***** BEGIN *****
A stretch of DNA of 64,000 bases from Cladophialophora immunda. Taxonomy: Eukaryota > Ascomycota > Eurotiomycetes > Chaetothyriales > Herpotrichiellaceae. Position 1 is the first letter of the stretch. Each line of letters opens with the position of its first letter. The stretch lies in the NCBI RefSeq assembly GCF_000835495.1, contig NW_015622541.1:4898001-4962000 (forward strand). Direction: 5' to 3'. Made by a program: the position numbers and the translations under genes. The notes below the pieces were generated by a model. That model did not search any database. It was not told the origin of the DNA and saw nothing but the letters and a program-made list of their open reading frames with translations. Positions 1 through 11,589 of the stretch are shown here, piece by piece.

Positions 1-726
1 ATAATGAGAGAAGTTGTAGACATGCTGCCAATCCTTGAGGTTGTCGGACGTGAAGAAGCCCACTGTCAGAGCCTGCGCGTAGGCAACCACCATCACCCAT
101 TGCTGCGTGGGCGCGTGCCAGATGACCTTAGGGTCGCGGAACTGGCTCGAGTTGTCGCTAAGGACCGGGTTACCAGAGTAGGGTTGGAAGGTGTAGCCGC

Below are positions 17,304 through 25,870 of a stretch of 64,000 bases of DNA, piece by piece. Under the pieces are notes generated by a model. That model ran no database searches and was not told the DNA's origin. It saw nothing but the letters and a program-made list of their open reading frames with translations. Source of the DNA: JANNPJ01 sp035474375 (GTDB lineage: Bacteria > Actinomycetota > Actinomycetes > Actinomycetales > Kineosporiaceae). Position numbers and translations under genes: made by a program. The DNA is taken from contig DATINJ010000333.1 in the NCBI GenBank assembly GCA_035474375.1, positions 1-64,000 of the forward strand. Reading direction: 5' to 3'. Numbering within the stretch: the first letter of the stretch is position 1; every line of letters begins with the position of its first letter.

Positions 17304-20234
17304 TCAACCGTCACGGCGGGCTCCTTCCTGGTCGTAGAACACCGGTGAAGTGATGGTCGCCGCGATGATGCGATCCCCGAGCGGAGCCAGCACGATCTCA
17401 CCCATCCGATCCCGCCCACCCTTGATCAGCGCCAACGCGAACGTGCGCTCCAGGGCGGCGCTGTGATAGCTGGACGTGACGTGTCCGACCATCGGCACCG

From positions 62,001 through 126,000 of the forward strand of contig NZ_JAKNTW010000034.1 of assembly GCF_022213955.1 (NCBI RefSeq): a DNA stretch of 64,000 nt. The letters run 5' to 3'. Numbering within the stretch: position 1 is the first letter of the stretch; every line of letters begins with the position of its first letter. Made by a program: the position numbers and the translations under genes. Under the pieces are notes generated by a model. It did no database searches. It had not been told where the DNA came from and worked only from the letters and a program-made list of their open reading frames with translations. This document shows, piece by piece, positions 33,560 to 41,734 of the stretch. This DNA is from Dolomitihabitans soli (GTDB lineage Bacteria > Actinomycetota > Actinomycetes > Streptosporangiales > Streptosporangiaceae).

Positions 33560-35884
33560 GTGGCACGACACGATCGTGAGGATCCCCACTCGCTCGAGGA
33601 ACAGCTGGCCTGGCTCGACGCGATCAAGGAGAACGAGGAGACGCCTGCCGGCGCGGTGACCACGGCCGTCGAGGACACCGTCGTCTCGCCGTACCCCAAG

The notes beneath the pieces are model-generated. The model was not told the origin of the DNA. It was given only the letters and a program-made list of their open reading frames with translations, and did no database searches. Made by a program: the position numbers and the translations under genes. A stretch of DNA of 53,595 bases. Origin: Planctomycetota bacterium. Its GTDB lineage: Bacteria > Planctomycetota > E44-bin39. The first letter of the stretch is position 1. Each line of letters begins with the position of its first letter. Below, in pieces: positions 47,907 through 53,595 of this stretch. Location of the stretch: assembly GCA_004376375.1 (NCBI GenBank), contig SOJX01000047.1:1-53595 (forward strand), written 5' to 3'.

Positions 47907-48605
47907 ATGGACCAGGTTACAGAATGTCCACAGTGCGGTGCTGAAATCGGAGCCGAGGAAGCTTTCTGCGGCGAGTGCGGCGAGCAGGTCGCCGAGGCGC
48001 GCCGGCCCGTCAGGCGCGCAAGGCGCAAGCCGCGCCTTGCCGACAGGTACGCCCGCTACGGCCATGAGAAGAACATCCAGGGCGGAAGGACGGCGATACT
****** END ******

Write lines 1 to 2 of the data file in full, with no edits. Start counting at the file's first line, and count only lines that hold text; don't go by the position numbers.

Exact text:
A stretch of DNA of 64,000 bases from Cladophialophora immunda. Taxonomy: Eukaryota > Ascomycota > Eurotiomycetes > Chaetothyriales > Herpotrichiellaceae. Position 1 is the first letter of the stretch. Each line of letters opens with the position of its first letter. The stretch lies in the NCBI RefSeq assembly GCF_000835495.1, contig NW_015622541.1:4898001-4962000 (forward strand). Direction: 5' to 3'. Made by a program: the position numbers and the translations under genes. The notes below the pieces were generated by a model. That model did not search any database. It was not told the origin of the DNA and saw nothing but the letters and a program-made list of their open reading frames with translations. Positions 1 through 11,589 of the stretch are shown here, piece by piece.

Positions 1-726